Puberty's Physical Changes
Puberty is the period of several years in which rapid physical growth and psychological changes occur, culminating in sexual maturity. The onset of puberty is at age 10 or 11 for girls, and age 11 or 12 for boys. Every person's individual timetable for puberty is influenced primarily by heredity, although environmental factors, such as diet and exercise, also exert some influence. These factors can also contribute to precocious or delayed puberty.
Some of the most significant parts of pubertal development involve distinctive physiological changes in an individual's height, weight, body composition, and circulatory and respiratory systems. These changes are largely influenced by hormonal activity. Hormones play an organizational role, priming the body to behave in a certain way once puberty begins, and an activational role, triggering certain behavioral and physical changes.
Puberty occurs through a long process, and begins with a surge in hormone production, which in turn causes a number of physical changes. It is the stage in life in which a child develops secondary sex characteristics (such as a deeper voice in boys; and development of breasts, and more curved and prominent hips in girls), as his or her hormonal balance shifts strongly towards an adult state. This is triggered by the pituitary gland, which secretes a surge of hormonal agents into the blood stream, initiating a chain reaction. The male and female gonads are subsequently activated, which puts them into a state of rapid growth and development. The testes primarily release testosterone, and the ovaries release estrogen. The production of these hormones increases gradually until sexual maturation is met.
Facial hair in males appears around age 14. Around age 13, a male usually has his first ejaculation. Early maturing boys are usually taller and stronger than their friends. Similarly, females usually begin menstruation around the age of 12 or 13. This variance can be influenced by heredity, as well as diet and lifestyle. A girl must have a certain proportion of body fat to attain menstruation. Girls with higher fat content often begin menstruation earlier, whereas malnourished girls or those under high physical demands begin menstruation later.
Girls usually complete puberty by ages 15 to 17, and boys usually complete puberty by ages 16 to 17. Girls attain reproductive maturity about four years after the first physical changes of puberty appear (Figure 1). Boys, however, accelerate more slowly but continue to grow for about six years after the first visible pubertal changes.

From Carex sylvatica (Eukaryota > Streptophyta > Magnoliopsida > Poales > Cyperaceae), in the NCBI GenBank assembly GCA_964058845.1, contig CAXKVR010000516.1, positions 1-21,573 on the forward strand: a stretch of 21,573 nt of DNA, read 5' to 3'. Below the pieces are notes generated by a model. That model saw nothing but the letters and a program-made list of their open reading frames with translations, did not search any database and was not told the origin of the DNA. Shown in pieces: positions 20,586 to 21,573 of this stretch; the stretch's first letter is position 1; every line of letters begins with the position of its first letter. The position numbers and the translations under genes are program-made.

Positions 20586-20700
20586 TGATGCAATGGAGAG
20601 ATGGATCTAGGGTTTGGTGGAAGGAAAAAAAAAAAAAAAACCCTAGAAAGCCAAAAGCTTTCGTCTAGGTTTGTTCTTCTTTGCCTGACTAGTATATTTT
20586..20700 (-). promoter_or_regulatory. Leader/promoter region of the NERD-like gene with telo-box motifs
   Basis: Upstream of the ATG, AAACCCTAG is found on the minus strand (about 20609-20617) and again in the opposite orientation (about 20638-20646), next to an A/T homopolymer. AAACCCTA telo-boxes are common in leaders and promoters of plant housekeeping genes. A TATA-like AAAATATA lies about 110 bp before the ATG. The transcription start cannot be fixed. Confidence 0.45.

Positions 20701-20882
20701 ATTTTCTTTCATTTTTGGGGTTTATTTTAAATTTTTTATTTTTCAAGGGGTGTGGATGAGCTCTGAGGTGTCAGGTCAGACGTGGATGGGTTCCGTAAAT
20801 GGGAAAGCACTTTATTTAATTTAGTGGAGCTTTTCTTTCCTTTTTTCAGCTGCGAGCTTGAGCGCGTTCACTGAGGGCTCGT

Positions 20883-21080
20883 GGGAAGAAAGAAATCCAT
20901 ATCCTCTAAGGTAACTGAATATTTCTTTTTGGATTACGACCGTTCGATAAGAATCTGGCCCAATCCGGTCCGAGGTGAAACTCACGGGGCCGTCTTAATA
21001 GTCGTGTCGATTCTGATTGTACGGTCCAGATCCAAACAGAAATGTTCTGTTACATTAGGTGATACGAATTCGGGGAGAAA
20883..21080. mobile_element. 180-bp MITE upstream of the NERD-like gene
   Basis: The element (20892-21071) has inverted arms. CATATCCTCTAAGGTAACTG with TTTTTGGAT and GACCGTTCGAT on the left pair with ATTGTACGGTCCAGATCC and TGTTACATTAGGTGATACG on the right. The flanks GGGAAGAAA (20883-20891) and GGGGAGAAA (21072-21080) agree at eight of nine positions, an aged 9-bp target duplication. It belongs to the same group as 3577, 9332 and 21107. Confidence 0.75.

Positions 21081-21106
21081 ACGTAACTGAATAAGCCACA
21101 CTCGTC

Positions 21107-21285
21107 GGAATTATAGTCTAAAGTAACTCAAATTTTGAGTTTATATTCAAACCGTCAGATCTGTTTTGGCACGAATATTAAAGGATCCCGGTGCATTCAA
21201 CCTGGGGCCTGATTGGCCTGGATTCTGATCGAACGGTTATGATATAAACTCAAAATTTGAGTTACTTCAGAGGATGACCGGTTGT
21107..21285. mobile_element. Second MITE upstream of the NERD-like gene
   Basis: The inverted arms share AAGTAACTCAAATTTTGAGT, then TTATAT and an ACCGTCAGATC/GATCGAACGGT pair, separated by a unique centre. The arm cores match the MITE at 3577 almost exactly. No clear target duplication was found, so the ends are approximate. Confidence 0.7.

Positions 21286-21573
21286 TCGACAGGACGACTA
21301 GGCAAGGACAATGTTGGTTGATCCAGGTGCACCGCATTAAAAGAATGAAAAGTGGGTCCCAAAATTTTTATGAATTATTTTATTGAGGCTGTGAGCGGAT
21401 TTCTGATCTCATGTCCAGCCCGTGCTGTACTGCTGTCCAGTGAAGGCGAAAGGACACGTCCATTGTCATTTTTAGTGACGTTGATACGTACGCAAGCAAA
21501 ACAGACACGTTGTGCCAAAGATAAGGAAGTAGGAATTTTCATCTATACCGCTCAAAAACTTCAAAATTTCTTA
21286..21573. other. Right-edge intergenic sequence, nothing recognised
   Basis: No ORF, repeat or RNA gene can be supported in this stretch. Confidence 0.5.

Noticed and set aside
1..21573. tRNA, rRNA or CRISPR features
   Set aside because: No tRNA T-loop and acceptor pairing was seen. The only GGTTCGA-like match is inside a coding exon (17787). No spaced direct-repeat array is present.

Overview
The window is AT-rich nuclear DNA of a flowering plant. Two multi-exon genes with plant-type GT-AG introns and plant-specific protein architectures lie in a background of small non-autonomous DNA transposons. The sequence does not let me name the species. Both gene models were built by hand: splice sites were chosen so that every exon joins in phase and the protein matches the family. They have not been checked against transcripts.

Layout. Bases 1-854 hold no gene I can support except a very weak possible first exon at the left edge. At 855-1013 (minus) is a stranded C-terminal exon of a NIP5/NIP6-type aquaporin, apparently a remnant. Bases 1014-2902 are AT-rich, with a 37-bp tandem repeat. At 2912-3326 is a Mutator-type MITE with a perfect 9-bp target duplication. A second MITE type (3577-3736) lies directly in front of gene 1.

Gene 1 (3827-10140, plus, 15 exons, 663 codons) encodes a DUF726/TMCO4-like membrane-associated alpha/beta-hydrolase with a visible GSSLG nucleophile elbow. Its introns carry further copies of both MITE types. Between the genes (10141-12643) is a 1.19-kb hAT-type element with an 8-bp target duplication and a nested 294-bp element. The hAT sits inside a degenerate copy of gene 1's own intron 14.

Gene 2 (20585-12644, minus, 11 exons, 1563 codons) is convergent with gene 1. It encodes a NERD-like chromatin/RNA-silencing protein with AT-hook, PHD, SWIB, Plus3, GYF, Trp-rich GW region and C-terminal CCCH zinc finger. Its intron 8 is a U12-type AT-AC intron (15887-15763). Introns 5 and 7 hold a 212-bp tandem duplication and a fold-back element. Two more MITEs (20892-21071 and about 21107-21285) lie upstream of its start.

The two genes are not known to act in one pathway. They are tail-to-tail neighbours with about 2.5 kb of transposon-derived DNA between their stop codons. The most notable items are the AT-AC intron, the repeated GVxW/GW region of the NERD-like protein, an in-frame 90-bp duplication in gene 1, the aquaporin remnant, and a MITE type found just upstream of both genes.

The adolescent growth spurt is a rapid increase in an individual's height and weight during puberty resulting from the simultaneous release of growth hormones, thyroid hormones, and androgens. Males experience their growth spurt about two years later than females. In addition to changes in height, adolescents also experience a significant increase in weight. The weight gained during adolescence constitutes nearly half of one's adult body weight. Teenage and early adult males may continue to gain natural muscle growth even after puberty.
The accelerated growth in different body parts happens at different times, but for all adolescents it has a fairly regular sequence. The first places to grow are the extremities (head, hands, and feet), followed by the arms and legs, then the torso and shoulders. This non-uniform growth is one reason why an adolescent body may seem out of proportion. During puberty, bones become harder and more brittle. At the conclusion of puberty, the ends of the long bones close during the process called epiphysis.
Before puberty, there are nearly no sexual differences in fat and muscle distribution. During puberty, boys grow muscle much faster than girls, and girls experience a higher increase in body fat. The ratio between muscle and fat in post-pubertal boys is around three to one, while for girls it is about five to four. An adolescent's heart and lungs increase in both size and capacity during puberty. These changes lead to increased strength and tolerance for exercise.
Primary sex characteristics are those directly related to the sex organs. In males, the first stages of puberty involve growth of the testes and scrotum, followed by growth of the penis. Simultaneously, the seminal vesicles, prostate, and bulbourethral gland enlarge and develop. In females, growth of the uterus, vagina, and other aspects of the reproductive system occur. Unlike males, females usually appear physically mature before they are capable of becoming pregnant.
Changes in secondary sex characteristics include every change that is not directly related to sexual reproduction. In males, this includes pubic, facial, and body hair, deepening of the voice, roughening of the skin, and increased development of sweat glands. In females, these include elevation of the breasts, widening of the hips, development of pubic and underarm hair, widening of the areolae, and elevation of the nipples.